It appears probable that the whole of this hundred (excepting perhaps Cusop), formed, with extensive lands in …

* Llan, originally signified an inclosure, then was particularly applied to the inclosure in which a church was erected – then a church itself – and lastly, in its most extended sense, to any place or thing devoted to sacred purposes.


                        COUNTY OF HEREFORD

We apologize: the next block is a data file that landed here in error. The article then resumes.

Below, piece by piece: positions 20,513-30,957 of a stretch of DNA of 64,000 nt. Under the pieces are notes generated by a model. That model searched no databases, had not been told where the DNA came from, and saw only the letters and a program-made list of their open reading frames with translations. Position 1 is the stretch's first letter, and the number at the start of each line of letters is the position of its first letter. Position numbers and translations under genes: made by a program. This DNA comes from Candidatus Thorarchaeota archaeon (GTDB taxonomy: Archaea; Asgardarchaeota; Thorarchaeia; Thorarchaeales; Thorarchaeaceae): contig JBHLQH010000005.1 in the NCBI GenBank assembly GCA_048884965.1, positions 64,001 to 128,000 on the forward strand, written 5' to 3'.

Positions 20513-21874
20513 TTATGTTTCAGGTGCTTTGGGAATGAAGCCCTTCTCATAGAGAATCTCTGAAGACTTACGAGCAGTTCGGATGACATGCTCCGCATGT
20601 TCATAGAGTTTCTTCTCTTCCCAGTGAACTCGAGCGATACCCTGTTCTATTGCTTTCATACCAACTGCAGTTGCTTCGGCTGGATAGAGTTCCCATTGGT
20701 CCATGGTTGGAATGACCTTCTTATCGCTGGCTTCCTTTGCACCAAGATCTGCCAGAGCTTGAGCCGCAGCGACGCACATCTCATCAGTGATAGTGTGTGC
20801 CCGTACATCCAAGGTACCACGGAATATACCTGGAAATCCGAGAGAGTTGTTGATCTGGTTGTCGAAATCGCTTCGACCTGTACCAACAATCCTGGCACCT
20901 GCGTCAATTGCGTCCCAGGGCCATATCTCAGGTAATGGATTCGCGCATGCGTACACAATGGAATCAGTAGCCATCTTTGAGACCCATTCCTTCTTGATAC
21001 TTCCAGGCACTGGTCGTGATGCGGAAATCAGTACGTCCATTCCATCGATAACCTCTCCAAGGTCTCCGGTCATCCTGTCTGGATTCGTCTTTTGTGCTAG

… Monmouthshire, one great honour or manor, the lord of which, Roger de Laci, held his residence in the castle of Clodock, or as it has been called of late years, Longtown. This Walter, or his successor gave the subordinate manors of Cwmyoye, Walterston, and Newton, to the abbot and convent of Llanthony, together with the rectories and churches of Clodock. Cwmyoye, Llansilow, Rowlston, Walterston and Trewyn, in this hundred. Most of the other subordinate or component manors formed part of the inheritance and royalty of the lords of Burgavenny (now Abergavenny); and have passed with that honour, which was bestowed by Brien of Wallingford (who had it from Sir Hameline Balun, lord thereof), on Walter son of Miles, Earl of Hereford. By his death and his brother’s, it devolved on his sisters, and on the partition it went with Abergavenny and Brecknock, to the Braoses, as appears by the chronicles of the Earls of Hereford. From the Braoses it passed in right of marriage by the Cantilupes to the Hastings, who being Earls of Pembroke, enjoyed it during several descents . At length John Hastings, having no child, devised both it and the Earldom of Pembroke (as far as in him laid), to his cousin Sir William Beauchamp, on condition that he should bear his arms. This was confirmed by his next heir, Reginald Lord Grey, of Ruthin. The daughter and heiress of Richard Beauchamp married Sir Edward Neville, and thus brought Ewyas Lacy into the family of the present possessor, the Earl of Abergavenny: for after a debate of seven days in parliament, A. D. 1655, the barony of “Burgavenny” was confirmed to the Nevilles, but the barony of Despencer, which had been deemed an appertenance to it, was adjudged to the Fanes.